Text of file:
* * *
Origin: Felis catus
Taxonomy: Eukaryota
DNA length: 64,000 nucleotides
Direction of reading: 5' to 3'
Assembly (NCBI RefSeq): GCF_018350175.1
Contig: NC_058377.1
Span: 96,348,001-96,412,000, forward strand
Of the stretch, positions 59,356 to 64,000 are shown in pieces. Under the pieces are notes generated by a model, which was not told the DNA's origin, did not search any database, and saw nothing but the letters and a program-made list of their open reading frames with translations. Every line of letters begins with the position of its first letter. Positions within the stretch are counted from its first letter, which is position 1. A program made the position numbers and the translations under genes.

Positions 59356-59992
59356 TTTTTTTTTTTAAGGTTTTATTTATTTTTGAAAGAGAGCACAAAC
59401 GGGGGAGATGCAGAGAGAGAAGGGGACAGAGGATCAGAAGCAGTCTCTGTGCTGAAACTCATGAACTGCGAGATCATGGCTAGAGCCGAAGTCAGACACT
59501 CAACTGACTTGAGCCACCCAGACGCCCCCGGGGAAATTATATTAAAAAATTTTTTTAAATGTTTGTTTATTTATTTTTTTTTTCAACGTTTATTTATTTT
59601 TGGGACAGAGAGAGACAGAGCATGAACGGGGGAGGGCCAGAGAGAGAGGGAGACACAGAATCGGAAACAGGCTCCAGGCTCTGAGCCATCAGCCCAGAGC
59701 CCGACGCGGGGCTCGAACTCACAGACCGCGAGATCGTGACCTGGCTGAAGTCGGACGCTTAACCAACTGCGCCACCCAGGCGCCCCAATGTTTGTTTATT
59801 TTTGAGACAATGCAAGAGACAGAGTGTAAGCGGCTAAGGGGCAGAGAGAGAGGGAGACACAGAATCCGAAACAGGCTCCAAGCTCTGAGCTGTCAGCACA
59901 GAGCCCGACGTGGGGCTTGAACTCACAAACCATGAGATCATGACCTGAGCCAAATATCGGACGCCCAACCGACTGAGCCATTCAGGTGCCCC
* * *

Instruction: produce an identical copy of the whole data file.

Origin: Felis catus
Taxonomy: Eukaryota
DNA length: 64,000 nucleotides
Direction of reading: 5' to 3'
Assembly (NCBI RefSeq): GCF_018350175.1
Contig: NC_058377.1
Span: 96,348,001-96,412,000, forward strand
Of the stretch, positions 59,356 to 64,000 are shown in pieces. Under the pieces are notes generated by a model, which was not told the DNA's origin, did not search any database, and saw nothing but the letters and a program-made list of their open reading frames with translations. Every line of letters begins with the position of its first letter. Positions within the stretch are counted from its first letter, which is position 1. A program made the position numbers and the translations under genes.

Positions 59356-59992
59356 TTTTTTTTTTTAAGGTTTTATTTATTTTTGAAAGAGAGCACAAAC
59401 GGGGGAGATGCAGAGAGAGAAGGGGACAGAGGATCAGAAGCAGTCTCTGTGCTGAAACTCATGAACTGCGAGATCATGGCTAGAGCCGAAGTCAGACACT
59501 CAACTGACTTGAGCCACCCAGACGCCCCCGGGGAAATTATATTAAAAAATTTTTTTAAATGTTTGTTTATTTATTTTTTTTTTCAACGTTTATTTATTTT
59601 TGGGACAGAGAGAGACAGAGCATGAACGGGGGAGGGCCAGAGAGAGAGGGAGACACAGAATCGGAAACAGGCTCCAGGCTCTGAGCCATCAGCCCAGAGC
59701 CCGACGCGGGGCTCGAACTCACAGACCGCGAGATCGTGACCTGGCTGAAGTCGGACGCTTAACCAACTGCGCCACCCAGGCGCCCCAATGTTTGTTTATT
59801 TTTGAGACAATGCAAGAGACAGAGTGTAAGCGGCTAAGGGGCAGAGAGAGAGGGAGACACAGAATCCGAAACAGGCTCCAAGCTCTGAGCTGTCAGCACA
59901 GAGCCCGACGTGGGGCTTGAACTCACAAACCATGAGATCATGACCTGAGCCAAATATCGGACGCCCAACCGACTGAGCCATTCAGGTGCCCC